Tapper, a game that was released on to the world in 1983, puts the player in the role of a bartender who must serve patrons before the time expires. In 1985, Michael Ward was the first recorded high score by Twin Galaxies Arcade. He achieve a score of 9,068,625 and held that record for 18 years.
Several people have broken the record throughout the years. In 2003, Gregory Erway achieved 9,100,175. In 2005, Kelly Tharp beat out Erway’s two year streak with a score of 9,437,400. 10 years later, William ‘Snowflake’ Rosa beat Tharp’s record with a score of 10,361,550. Then on July 15, 2017 at the Free Play Arcade in Arlington Texas. Rosa’s Score was not only beaten but destroyed.
Imagine being 24 years old and you just became high score record holder to a game that is a decade older than you. Lauren Feathersone, a yoga instructor out of Plano Texas, doesn’t have to imagine it, she is living it. She now holds the record for Tapper with an astounding 14,000,600 points. Temple of Geek had a chance to speak with Featherstone on how she became the record holder.
From Free Play Arcade’s Twitch Stream. When Lauren beat the previous record of 10,361,550 points.
(Danniel Slade) You are now a world record holder for a game that is older than you are. How does that make you feel?
(Lauren Featherstone) It is really exciting! For the most part, I never really connected with games made for my age group (think Halo). So, it was great to discover the arcade where I felt like I fit. I’ve always been told I was born in the wrong decade, and it seems like that goes for games as well!
(DS) What was it about the game that made you go for the high score?
(LF) I enjoyed Tapper from the start, but mostly it was my natural talent at the game. Before long, people would tell me, “Wow, I’ve never seen that level,” and I quickly had the highest score of anyone in our local arcade. My friend started encouraging me to go for the world record, so I did!
(DS) Can you describe what it was like preparing for the 24 hour attempt?
(LF) Very logical. Me, my team of friends, and the owners of the arcade wanted to plan for any situation that could come up during the 24-hour attempt. Whether that be a power outage or a crazy child running around, we needed to be prepared. Having good food at the ready, music for after hours, a white board to keep track of lives and so much more, eliminated the stress of not knowing what would happen during the run.
(DS) During the 24hr run, how did you do things like eat and go to the restroom without the game ending?
(LF) Tapper is one of those games where you can build up lives indefinitely, to our knowledge. So for my restroom breaks, I would have a friend go in and make sure there was an open stall, then I would run over there while 4-6 of my lives died off, and run back to build up more lives. So you can’t necessarily take a ton of breaks, but it definitely beats not using the restroom at all. I didn’t want to waste lives more than I had to, so we brought a lot of snack foods, and my husband would give me a bite-size piece of watermelon or bagel that I could eat while playing the game.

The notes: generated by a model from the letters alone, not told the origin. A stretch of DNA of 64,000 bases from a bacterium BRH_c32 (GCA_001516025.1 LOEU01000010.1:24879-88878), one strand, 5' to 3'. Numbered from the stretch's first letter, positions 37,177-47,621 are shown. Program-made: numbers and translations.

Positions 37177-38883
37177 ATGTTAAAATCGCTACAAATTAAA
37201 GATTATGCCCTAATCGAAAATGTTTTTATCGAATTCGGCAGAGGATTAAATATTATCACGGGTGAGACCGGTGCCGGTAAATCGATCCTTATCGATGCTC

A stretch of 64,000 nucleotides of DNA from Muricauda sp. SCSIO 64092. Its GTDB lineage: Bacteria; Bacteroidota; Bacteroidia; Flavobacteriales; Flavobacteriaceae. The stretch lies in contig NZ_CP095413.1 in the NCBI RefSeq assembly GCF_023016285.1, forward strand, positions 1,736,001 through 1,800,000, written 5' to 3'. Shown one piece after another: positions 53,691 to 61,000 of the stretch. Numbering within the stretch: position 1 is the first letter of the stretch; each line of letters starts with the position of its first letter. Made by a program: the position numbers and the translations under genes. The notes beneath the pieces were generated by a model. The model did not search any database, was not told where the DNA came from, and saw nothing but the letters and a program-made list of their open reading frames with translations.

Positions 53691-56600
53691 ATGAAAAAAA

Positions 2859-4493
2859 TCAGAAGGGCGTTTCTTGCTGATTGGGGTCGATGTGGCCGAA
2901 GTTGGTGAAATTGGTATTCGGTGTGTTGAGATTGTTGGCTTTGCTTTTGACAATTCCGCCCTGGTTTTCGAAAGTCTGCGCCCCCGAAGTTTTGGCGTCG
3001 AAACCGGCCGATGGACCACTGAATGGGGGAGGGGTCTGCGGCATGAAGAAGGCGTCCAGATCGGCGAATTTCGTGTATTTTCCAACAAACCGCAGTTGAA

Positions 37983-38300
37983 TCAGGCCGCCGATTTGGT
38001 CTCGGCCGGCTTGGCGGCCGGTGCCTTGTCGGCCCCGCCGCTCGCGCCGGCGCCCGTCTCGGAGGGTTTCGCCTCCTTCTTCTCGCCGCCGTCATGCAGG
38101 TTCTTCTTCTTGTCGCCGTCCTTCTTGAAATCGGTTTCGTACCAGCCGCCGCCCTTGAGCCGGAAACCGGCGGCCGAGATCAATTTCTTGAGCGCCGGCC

(DS) At what point during your run did you know you were going to break the record?
(LF) That’s hard to say. From the very start I was pretty sure I was going to, cause I told everyone I would and I didn’t want to let them down after all of the prep and suspense. But certainly once my lives got into the 20s, it was hard to imagine myself losing all of those lives before hitting the world record. What was more questionable was staying at the same pace and focus for six hours after I broke the record.
(DS) What made you continue playing after you broke the record?
(LF) Me and my team had already decided that no matter when I broke the world record, I should go for a full 24 hours. That way people could plan to come out and see me, and I would still be there — that goes for the local media as well. I would gain some extra prize money in the process, and it would be even more memorable and a little more challenging for future players to beat. That being said, I knew I had to give myself a hard stopping point, because otherwise who knows how long I would have played for! After I crossed the 24-hour mark, I was so close to 14 million that followers on Twitch and at the arcade encouraged me to push the extra 10 minutes to reach that final milestone. So I did! And happily walked away at the glitch screen.
(DS) At the Classic Game Fest, Walter Day presented you with your own trading card. What was going through your mind when you were presented this card?
(LF) It was a bit surreal to stand up there and meet these legendary guys for the first time. I honestly was quite happy when Walter called up the Free Play Arcade crew. I wouldn’t have got the record and the card without them. Everyone sees my name on Twin Galaxies, but my team definitely deserves recognition as well, and I’m glad they got that at the trading card presentation.
(DS) Now that you are the high score record holder, are you afraid that some might challenge you and beat your score?
(LF) I’m not afraid of that at all. Arcade scores are meant to be challenged and beat; that’s what keeps it exciting and pushes people to go further. That being said, I definitely plan to be the Tapper world record holder as long as I am able. So if someone beats my score, you can expect me to come back and get it!
(DS) Are there any other games out there that you might want to take on the high score?
(LF) None at the moment. I do want to go for the Tapper Tournament score, but right now I’m focusing on some other things. I’ll always try new arcade games and continue honing my skills, so who knows if another game will call to me like Tapper did! I’m up for anything.